Findlay, Ohio,
22
November
2016
|
11:18 PM
Europe/Amsterdam

A culture of giving

At Marathon Petroleum Corporation (MPC), community involvement is a grassroots effort, driven by employees. Every community has a unique set of needs, and nobody knows these needs better than the people who live there. MPC employees volunteer their time, resources and talents for organizations they care about. In addition, the company matches their qualifying charitable contributions to the nonprofits where they volunteer.

United Way operates with a very similar approach, identifying and supporting the organizations that meet their communities’ unique needs most effectively.

For example, the United Way Galveston County Mainland – which serves the area of Texas where two MPC refineries are located – supports 31 partner agencies, ranging from the local chapters of national organizations like the American Red Cross and the Salvation Army, to more community-specific groups like the Sunshine Center and Connect Transit.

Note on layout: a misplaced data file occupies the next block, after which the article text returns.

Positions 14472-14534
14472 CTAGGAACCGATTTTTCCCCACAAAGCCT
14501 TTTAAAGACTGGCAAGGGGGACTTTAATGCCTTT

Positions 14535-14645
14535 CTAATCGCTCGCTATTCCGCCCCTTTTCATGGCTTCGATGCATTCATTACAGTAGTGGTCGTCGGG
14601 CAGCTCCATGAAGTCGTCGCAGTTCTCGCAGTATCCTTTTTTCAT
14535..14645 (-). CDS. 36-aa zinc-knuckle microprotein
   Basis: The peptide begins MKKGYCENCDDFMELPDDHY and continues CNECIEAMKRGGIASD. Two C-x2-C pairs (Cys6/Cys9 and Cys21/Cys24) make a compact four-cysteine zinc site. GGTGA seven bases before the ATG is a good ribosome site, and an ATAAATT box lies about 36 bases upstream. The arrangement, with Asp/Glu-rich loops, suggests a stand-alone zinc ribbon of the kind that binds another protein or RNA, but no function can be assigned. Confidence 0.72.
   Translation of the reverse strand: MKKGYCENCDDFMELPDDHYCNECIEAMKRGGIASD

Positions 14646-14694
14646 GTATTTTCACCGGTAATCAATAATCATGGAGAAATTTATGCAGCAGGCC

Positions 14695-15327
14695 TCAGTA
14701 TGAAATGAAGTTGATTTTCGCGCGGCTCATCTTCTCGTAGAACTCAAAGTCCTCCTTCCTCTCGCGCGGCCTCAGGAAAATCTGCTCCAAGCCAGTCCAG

Robinson, Illinois, home of another MPC refinery, is served by the United Way of Knox County, Indiana, and Crawford County, Illinois. It supports 12 agencies in Crawford County and 24 in Knox County, focusing on meeting the needs that characterize these rural areas.

In contrast, the United Way for Southeastern Michigan, covering the area where MPC’s Detroit refinery is located, partners with more than 80 agencies, and is geared toward the needs of the large metropolitan area.

And so it goes in each community where MPC operates: the company and United Way support their neighbors in need.

Given the United Way’s tailored, community-driven approach, it’s only natural that MPC has partnered with it. In fact, the partnership goes back decades. When the United Way of Hancock County, Ohio, first took shape in 1955, MPC donated office space in the company headquarters to house it.

Today, employees throughout MPC’s operating areas raise funds for the United Way through golf tournaments, raffles, auctions and much more. MPC matches a portion of these donations to augment the total contribution. Since MPC became a standalone company in 2011, matching contributions alone have been $5,126,110.

“Our decision to support United Way at the corporate level was an easy one,” says MPC Administrative Services Manager Paul Smith, who oversees the company’s philanthropic budget. “We look closely at a community’s needs and allocate funding to high-quality nonprofits that make people’s lives better. At the end of the day, that’s what we all want.”